• Secondary outcomes include intracellular signaling proteins and enzyme activity.
  • Comparisons between EAA + CHO and fasting were performed using ANOVA with repeated measures, the effects being group and time (Pre-Ex, Ex, 1 h Post-Ex, and 2 h Post-Ex), using JMP statistical software version 4.0.5 (SAS Institute). Post hoc testing was performed using t-test as appropriate. Significance was set at P < 0.05.

Study Strengths / Weaknesses:

Overall, this study was both well designed and well executed. All factors were well controlled. It is important to note that this study was completed on healthy but untrained individuals. It is unknown how this data relates to highly trained athletes who would probably benefit more from nutritional interventions.

Additional References:

  1. Biolo G, Maggi SP, Williams BD, Tipton KD, Wolfe RR. Increased rates of muscle protein turnover and amino acid transport after resistance exercise. Am J Physiol Endocrinol Metab 1995; 268: E514–E520.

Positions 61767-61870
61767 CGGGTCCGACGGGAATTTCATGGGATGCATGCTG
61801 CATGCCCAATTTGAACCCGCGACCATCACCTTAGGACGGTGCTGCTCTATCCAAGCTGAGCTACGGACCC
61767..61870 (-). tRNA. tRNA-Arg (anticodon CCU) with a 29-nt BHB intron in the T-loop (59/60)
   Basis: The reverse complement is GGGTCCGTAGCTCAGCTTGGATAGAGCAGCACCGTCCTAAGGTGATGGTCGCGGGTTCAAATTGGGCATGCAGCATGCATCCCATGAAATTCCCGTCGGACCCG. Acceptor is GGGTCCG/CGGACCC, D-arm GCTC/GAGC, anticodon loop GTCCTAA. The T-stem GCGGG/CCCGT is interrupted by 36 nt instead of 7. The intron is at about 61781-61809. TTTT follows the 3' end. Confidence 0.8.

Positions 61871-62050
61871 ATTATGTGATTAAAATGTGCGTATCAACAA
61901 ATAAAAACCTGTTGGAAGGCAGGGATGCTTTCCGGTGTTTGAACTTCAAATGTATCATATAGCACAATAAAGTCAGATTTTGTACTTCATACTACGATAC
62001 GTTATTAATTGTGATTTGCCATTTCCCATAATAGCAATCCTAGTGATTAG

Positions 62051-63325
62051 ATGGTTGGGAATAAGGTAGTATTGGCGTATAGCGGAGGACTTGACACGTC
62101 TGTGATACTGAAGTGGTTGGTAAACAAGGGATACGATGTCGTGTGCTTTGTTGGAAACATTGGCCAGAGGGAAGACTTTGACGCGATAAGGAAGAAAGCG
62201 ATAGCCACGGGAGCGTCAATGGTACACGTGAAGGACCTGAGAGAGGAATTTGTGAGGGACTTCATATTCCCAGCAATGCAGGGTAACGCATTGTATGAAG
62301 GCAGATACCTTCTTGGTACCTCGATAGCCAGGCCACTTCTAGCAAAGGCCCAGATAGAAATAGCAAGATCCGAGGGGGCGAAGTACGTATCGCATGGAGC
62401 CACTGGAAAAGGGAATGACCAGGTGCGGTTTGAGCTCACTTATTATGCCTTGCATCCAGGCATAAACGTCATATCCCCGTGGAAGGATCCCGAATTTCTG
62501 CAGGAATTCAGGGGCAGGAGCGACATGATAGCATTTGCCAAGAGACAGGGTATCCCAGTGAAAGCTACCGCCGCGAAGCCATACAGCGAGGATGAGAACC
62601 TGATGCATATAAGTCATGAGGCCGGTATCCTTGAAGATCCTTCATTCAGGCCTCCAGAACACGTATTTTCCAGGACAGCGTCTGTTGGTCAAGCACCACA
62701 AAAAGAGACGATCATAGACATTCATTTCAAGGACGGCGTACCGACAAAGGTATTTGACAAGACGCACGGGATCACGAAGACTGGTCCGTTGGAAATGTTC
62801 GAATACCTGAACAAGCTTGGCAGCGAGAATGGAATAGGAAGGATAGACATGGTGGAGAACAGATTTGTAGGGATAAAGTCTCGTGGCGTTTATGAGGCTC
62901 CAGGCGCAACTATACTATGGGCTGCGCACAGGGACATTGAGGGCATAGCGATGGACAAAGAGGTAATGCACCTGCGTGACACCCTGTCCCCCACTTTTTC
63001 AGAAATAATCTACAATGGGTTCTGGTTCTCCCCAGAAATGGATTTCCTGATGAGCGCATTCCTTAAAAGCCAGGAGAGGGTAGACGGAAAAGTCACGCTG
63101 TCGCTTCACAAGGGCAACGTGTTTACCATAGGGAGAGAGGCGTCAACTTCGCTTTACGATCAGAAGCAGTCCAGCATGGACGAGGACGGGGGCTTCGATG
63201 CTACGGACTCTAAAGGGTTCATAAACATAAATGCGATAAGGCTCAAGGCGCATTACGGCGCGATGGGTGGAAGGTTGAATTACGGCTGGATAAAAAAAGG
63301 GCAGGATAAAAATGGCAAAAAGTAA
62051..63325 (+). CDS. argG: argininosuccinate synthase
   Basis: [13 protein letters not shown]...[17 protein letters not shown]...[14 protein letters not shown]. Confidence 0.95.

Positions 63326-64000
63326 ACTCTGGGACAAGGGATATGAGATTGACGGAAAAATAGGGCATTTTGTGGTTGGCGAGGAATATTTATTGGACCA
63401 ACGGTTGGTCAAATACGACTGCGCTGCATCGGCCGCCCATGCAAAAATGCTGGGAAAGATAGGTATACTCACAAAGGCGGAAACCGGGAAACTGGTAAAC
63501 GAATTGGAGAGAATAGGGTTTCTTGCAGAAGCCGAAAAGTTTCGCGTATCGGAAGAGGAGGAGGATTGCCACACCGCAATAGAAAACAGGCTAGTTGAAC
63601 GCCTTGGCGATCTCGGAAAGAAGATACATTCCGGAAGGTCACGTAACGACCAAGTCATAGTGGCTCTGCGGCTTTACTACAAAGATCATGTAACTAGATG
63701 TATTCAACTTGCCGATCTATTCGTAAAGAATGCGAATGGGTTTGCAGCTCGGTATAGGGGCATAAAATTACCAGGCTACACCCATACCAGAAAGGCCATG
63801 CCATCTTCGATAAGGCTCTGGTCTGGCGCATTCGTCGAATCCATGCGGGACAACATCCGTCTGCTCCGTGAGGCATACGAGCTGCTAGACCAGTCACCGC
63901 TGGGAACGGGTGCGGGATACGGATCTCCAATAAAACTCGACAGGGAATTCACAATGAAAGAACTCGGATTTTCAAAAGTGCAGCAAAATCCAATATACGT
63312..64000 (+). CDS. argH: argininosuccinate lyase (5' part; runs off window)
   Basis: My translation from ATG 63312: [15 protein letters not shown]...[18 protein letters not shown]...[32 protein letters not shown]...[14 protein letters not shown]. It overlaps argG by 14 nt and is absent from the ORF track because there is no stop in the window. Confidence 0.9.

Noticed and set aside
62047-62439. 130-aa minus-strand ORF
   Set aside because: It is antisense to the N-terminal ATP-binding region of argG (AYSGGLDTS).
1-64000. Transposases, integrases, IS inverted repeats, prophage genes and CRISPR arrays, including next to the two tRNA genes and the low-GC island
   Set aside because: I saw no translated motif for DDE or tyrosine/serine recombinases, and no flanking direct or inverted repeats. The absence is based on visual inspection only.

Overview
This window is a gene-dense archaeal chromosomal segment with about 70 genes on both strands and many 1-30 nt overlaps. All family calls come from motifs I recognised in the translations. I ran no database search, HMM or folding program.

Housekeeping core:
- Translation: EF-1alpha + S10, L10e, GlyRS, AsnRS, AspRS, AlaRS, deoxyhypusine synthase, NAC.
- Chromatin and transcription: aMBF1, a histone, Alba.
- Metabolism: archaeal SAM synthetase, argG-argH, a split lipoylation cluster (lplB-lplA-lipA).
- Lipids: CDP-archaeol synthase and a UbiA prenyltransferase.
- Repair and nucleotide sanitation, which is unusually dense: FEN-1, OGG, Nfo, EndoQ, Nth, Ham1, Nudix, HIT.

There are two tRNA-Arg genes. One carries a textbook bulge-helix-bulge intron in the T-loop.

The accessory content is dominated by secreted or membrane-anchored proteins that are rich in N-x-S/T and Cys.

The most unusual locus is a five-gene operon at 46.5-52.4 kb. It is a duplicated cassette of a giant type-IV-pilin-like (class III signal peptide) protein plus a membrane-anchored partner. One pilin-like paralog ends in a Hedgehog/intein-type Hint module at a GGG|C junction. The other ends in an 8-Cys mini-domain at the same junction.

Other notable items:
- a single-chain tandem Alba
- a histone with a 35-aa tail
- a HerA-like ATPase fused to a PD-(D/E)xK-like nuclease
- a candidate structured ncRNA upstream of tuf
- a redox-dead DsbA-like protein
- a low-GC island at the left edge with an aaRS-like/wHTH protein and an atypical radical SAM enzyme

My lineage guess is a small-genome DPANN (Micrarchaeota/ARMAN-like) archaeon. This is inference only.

2. MacDougal JD, Gibala MJ, Tarnopolsky MA, MacDonald JR, Interisano SA, Yarasheski KE. The time course for elevated muscle protein synthesis following heavy resistance exercise. Can J Appl Physiol 1995; 20: 480–486.
  3. Yarasheski KE, Zachwieja JJ, Bier DM. Acute effects of resistance exercise on muscle protein synthesis rate in young and elderly men and women. Am J Physiol Endocrinol Metab 1993; 265: E210 –E214.
  4. Svanberg E, Moller-Loswick AC, Matthews DE, Korner U, Andersson M, Lundholm K. Effects of amino acids on synthesis and degradation of skeletal muscle proteins in humans. Am J Physiol Endocrinol Metab 1996; 271: E718–E724.
  5. Bell JA, Fujita S, Volpi E, Cadenas JG, Rasmussen BB. Short-term Insulin and nutritional energy provision do not stimulate muscle protein synthesis if blood amino acid availability decreases. Am J Physiol Endocrinol Metab 2005; 289: E999–E1006.